This book is an outstanding text describing and detailing chaotic systems from a classical mechanics viewpoint. It is clear, well-organized, well-written, and filled with examples, pictures, graphs, and problems for different chaotic systems. Whether the reader just reads through it or, better still, if he/she works through the examples, this book will give the reader a broad background on chaotic systems and provide analytical skills and insights necessary for independent study or research.

The list of chapters can be seen in the table of contents . Each chapter is filled with explanatory text, figures that are extremely well-done and illustrative (more so than I have seen in other similar books), and problems that take the concepts further than the text. At the back of the book there are solutions to most, but not all, of the problems.

Here is why I found this book so good.

The introductory chapter shows how chaos is prevalent in nature, giving simple physical examples of it. Examples include the driven oscillator, a driven pendulum, and wedge billiards. Each example is easy to understand, particularly with the illustrations, and opens the door to the required mathematics for analysis. The authors describe phase space and fractals in sufficient detail for beginners to understand and they do so without diverting the reader's attention from the chaotic systems that the book is really about.

Concepts are well-defined and illustrated with pictures. For example, features of phase space such are hyperbolic points are shown with small pictures alongside the text that beautifully combine math, picture, and text in a single paragraph without breaks. (This style, by the way, is reminiscent of Edward Tufte's desire for better presentation of information; see here for a review of his latest book.) Along with the clear explanations are "boxes" of special, often tangential discussions, of related ideas that are important yet not directly related to the flow of the text.

For example, this is how the authors discuss the water-wheel. To begin, the water wheel is a heavy circular wheel with buckets distributed along the rim — this is shown with a drawing. A steady rain falls so that the buckets fill with water but the buckets have a flaw — each has a hole in its bottom so that water leaks out even as the bucket fills. The question is: how does the wheel move for a given rainfall and leak-rate? To answer the question, the authors derive the nonlinear equations of motion in explicit detail. Next, the authors find the fixed points of motion and explore the behavior for different rain fall intensities. Finally, the chaotic nature of the wheel is detailed in equations and illustrated with seven different figures. Other systems are similarly well-analyzed and described.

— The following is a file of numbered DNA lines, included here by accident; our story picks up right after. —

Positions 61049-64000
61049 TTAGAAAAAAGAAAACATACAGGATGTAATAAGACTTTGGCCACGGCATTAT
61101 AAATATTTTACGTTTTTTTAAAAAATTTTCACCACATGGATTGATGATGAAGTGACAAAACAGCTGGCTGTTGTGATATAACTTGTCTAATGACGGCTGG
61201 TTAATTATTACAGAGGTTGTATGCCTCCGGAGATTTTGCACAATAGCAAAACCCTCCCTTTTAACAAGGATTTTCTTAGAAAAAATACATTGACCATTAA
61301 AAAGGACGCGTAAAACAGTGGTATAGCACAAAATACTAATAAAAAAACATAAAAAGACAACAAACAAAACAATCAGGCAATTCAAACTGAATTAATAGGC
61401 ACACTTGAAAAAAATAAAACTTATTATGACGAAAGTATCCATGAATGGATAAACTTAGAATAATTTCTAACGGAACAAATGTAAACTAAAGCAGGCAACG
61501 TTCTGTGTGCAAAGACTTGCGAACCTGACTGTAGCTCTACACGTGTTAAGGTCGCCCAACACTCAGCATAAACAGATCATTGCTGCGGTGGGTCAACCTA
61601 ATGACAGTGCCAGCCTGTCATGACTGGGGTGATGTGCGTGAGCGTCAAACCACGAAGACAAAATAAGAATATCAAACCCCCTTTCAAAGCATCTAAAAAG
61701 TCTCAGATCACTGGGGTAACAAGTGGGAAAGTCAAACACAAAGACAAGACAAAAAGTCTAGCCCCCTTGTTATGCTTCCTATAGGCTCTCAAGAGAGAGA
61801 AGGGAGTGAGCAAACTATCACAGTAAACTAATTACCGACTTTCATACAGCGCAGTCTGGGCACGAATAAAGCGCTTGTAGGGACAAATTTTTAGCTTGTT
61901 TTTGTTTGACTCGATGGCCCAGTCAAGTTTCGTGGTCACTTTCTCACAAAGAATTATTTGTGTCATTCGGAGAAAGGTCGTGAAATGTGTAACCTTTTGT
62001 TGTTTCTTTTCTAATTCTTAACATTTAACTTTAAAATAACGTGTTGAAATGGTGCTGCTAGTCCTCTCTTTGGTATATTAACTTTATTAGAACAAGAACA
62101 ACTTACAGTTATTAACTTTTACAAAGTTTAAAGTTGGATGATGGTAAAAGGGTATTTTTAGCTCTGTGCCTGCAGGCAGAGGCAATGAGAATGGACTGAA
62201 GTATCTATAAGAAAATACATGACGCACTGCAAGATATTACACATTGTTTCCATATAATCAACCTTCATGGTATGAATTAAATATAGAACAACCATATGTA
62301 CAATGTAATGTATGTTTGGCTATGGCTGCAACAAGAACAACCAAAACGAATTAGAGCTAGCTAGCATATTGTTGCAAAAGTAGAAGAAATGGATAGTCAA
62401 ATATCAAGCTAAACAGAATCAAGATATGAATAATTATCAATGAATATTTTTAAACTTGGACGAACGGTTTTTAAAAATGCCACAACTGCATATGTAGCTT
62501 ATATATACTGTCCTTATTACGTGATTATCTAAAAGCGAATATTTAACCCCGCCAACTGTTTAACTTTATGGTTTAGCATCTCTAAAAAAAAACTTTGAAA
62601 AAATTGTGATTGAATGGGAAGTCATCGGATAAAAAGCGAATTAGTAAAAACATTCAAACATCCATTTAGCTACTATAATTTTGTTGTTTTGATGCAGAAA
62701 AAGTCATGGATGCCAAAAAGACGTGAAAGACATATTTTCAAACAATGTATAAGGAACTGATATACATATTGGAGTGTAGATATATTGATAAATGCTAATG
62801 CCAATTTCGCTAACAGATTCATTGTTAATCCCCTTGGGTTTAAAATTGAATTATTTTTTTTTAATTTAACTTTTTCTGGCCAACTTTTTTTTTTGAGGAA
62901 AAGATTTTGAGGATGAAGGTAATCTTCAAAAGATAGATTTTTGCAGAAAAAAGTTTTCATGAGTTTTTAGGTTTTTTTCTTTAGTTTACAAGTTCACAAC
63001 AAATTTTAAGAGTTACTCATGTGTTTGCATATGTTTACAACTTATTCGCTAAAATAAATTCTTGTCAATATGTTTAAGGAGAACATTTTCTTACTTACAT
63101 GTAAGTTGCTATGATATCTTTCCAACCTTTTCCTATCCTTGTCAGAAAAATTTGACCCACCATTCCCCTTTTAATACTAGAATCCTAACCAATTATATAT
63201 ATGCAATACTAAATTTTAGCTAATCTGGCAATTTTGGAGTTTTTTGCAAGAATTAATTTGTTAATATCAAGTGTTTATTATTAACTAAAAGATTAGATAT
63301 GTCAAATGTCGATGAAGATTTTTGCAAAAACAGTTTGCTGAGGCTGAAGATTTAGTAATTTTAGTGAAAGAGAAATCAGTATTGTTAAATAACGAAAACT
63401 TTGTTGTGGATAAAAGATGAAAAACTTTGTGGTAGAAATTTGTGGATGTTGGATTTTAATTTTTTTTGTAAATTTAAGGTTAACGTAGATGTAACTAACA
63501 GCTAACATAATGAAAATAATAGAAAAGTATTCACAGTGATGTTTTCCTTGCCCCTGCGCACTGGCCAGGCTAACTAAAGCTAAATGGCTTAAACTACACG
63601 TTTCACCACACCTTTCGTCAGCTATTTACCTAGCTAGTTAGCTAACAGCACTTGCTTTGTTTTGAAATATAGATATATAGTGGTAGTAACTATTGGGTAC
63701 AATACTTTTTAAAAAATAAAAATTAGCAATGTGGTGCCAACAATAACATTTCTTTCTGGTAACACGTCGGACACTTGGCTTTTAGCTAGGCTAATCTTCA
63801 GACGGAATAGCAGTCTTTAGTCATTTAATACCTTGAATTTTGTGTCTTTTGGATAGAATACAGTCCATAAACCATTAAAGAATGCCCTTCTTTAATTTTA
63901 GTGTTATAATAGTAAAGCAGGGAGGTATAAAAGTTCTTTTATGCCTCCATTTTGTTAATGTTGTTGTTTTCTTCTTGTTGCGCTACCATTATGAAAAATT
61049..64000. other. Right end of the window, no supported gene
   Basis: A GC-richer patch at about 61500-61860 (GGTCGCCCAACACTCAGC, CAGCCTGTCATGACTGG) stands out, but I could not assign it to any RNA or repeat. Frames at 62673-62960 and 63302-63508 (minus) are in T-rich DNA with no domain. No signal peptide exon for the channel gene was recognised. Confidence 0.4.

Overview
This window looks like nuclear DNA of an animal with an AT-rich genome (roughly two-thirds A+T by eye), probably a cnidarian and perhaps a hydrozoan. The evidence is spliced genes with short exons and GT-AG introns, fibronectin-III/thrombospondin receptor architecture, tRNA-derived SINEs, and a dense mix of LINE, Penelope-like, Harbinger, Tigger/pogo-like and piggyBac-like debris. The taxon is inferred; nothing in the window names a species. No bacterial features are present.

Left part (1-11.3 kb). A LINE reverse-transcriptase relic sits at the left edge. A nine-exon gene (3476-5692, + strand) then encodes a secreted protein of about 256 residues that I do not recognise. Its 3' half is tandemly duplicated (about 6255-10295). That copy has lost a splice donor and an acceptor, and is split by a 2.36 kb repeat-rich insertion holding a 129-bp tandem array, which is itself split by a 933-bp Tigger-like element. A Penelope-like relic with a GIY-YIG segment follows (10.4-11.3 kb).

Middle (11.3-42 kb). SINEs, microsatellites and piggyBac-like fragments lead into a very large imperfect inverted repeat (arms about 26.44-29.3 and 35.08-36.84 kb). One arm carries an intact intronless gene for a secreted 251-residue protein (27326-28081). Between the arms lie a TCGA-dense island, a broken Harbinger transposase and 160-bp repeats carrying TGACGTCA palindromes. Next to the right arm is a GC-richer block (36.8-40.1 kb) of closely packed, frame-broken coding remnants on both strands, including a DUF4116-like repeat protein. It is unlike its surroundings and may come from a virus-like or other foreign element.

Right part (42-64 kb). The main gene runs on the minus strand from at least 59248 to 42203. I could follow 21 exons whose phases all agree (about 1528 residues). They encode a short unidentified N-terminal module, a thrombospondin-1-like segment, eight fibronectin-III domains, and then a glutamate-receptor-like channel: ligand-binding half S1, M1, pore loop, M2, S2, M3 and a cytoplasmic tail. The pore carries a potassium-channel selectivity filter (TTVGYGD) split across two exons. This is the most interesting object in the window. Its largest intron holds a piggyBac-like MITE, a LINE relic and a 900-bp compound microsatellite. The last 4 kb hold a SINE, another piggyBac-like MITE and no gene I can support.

(I must give the authors credit for doing what I have wanted to see for a while: a clear introduction to billiards of various types such as planar tables, and scatters, with associated terminology clearly defined.)

The authors conclude with applications of chaos such as the three body problem for spacecraft (a review of a book on this topic is here) and vortex dynamics. At end of the book, the authors even provide programming examples, albeit in Pascal which is not often used today, that can help the reader to code the examples if he/she chooses to do so. Selected solutions to the problems finish the book.

*Additional thoughts*: As an introduction, this book is excellent. It is clear, detailed, and well-illustrated. The systems are easy to visualize and understand even though their behavior is anything but simple. The mathematics are readily accessible to an undergraduate (with some effort but not too much as to be prohibitive) and the figures are plentiful, well done, and clearly illustrate the concepts.

Anyone beginning his/her study of chaotic systems would do well to have read this book or at least have it as a reference. There are many books today that profess to be an introduction, this one truly is and is even more.

David S. Mazel received his doctorate from the Georgia Institute of Technology in electrical engineering and is a practicing engineer in Washington, DC. His research interests are in the dynamics of billiards, signal processing, and cellular automata.